If you have talked to your Good Human dog trainer for more than 5 minutes, you know we are big fans of adding enrichment to your dog’s day. It’s an element of every training plan we create.
So, what is this enrichment you’re always talking about?
Enrichment is a buzzword in the dog world right now, but what does it mean?
— The Saint Louis Zoo
“An enriched environment is interesting, allows animals to perform natural behaviors, permits them to be more active, and increases the animals’ control over their environment. Enrichment helps satisfy both the physical and psychological needs of animals and allows them to make choices.”
When it comes to our pet dogs, enrichment provides a bridge to their biological, psychological, and social needs. It could be changing up the physical exercise, mental stimulation, chewing, digging, foraging, safe play with other dogs, or variety- it depends on your dog and your lifestyle.
What are the benefits for my dog?
- gives a feeling of fulfillment and satisfaction
- reduces boredom-related behavior problems
- stimulates and assists in brain growth
- increases intelligence and problem-solving abilities
- builds confidence and social skills
- allows dogs to be dogs and do dog things
- creates a more balanced and happy dog.
- weight loss in dogs who actively work for their meals
- increased focus and concentration
- builds stronger bonds through interactive play
- protects against age-associated cognitive decline and dementia
What can I do to enrich my dog’s life?
Behaviors such as digging, running, playing, sniffing, swimming, foraging, and exploring are natural for dogs; it’s who they are. Give your best friend opportunities to dog (verb), and your life will be enriched as well.
There are several ways you can mentally stimulate your dog, most of which don’t involve any significant expenses. Here are my favorite ones:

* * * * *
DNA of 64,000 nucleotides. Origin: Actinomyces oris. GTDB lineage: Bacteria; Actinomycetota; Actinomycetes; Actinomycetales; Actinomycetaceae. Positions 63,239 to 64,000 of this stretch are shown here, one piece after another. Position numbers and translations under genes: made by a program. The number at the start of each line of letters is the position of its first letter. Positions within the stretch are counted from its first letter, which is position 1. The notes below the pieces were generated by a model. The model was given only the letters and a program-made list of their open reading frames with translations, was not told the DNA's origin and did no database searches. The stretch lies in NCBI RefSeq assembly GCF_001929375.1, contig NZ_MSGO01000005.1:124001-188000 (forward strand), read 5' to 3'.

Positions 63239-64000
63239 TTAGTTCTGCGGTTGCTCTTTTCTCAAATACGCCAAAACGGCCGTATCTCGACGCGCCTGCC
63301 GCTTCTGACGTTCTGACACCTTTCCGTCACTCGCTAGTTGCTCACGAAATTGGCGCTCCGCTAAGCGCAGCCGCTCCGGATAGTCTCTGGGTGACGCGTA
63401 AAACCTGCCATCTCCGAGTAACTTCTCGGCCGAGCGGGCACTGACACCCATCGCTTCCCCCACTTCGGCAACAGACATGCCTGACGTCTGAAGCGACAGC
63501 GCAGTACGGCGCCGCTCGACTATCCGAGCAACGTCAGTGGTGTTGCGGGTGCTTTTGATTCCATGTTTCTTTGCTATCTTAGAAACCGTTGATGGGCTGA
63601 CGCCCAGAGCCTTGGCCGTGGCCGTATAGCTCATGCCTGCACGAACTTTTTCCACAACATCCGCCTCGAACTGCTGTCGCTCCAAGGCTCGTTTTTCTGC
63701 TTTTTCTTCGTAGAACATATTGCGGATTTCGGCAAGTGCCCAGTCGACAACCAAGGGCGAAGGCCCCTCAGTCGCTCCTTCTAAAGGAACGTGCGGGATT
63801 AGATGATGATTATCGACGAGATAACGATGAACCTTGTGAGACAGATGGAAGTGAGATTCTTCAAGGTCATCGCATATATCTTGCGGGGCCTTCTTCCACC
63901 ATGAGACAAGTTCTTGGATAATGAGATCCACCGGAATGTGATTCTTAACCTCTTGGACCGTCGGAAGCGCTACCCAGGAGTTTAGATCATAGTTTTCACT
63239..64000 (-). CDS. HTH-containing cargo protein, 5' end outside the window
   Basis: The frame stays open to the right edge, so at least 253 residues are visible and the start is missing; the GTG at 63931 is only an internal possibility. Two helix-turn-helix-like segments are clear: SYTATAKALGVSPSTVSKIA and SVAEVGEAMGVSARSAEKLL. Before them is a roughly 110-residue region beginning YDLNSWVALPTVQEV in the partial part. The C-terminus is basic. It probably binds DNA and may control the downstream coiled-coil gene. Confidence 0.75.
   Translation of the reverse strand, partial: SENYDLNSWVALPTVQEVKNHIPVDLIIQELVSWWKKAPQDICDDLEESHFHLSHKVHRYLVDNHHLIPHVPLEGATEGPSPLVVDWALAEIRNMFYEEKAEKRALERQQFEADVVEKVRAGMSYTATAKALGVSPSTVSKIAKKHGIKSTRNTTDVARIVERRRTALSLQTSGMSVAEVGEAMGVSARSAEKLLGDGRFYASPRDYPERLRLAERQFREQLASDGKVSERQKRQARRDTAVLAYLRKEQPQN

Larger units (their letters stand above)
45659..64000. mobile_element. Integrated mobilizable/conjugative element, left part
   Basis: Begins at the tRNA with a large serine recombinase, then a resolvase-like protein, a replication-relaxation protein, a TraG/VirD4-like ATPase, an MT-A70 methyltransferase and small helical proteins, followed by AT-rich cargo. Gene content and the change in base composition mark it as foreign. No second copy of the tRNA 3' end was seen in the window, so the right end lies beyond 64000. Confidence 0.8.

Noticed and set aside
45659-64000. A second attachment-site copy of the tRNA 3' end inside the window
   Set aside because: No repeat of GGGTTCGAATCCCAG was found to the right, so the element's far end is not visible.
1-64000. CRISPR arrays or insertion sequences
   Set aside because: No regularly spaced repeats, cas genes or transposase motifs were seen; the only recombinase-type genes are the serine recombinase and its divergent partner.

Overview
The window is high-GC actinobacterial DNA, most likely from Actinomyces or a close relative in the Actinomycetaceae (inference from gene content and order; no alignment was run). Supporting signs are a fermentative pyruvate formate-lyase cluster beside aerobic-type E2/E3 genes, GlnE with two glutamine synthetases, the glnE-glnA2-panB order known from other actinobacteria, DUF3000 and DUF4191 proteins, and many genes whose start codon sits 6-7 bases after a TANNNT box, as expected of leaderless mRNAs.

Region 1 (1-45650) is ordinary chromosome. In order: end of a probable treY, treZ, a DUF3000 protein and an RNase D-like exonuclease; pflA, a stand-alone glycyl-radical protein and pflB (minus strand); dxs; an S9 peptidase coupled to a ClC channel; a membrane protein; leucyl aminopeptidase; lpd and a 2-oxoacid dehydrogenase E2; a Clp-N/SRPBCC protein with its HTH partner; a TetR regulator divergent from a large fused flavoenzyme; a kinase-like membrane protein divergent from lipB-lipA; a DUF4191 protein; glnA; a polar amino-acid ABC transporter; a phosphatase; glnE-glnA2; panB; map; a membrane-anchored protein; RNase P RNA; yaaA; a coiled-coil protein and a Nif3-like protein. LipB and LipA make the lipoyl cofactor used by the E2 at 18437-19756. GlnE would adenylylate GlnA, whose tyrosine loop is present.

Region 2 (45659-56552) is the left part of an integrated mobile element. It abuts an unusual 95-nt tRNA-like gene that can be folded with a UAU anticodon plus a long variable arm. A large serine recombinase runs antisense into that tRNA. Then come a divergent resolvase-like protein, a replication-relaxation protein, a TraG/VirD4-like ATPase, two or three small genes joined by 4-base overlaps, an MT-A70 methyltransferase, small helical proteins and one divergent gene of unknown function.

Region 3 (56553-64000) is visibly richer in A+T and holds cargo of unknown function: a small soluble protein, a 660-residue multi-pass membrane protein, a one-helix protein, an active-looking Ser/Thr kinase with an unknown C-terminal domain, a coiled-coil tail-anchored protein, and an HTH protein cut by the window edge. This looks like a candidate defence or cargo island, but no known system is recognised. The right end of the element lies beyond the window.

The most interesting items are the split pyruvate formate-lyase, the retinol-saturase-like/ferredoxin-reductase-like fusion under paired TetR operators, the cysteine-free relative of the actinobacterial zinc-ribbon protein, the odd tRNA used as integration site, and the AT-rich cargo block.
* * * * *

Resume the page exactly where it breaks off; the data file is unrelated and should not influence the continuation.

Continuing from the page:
- Ditch The Bowl: feed your dog from a snuffle mat, puzzle toy, kong, or just throw it in the yard.
- The Nose Knows: simple scent games provide powerful mental stimulation.
- Walks: walks in new places, walks in smelly places. Above all, let them sniff.
- Playdates: Find a compatible dog and let them hang out. (not for all dogs, of course)
- Rip and Tear: Find some things your dog can tear up. Destruction boxes are my favorite. It’s just a simple box filled with various items with treats hidden inside. Your dog has to rummage through to find all the puzzles, then individually work out how to get the treats.
- Dog training: Teach your old dog some new tricks. Teach your young dog some old tricks.
- Many, many more ideas are listed in Jen’s Enrichment Now e-book.
- Consider a Good Human Enrichment Now delivery (e-book included).
Will enrichment make my dog tear things up or get into things they shouldn’t?
Nope. Usually the opposite. When we give our dogs a legal outlet for these species-specific behaviors, we typically see any problem behaviors decrease.
How do I know which activity to start with?
1. Start with food. Most dogs love to eat.
2. Keep it simple. Start your dog off with some easy enrichment endeavors while they learn the game.
3. Know your dog’s interests. Have a hound dog? Get that nose going. Terrier? Digging is key.
4. Supervise for safety while you get to know what’s right for your dog.
5. Are you on Facebook? Check out the group called “Canine Enrichment,” which is devoted to sharing ideas and promoting a better life for dogs.
6. Get in touch. Good Human offers custom enrichment plans based on your dog’s needs.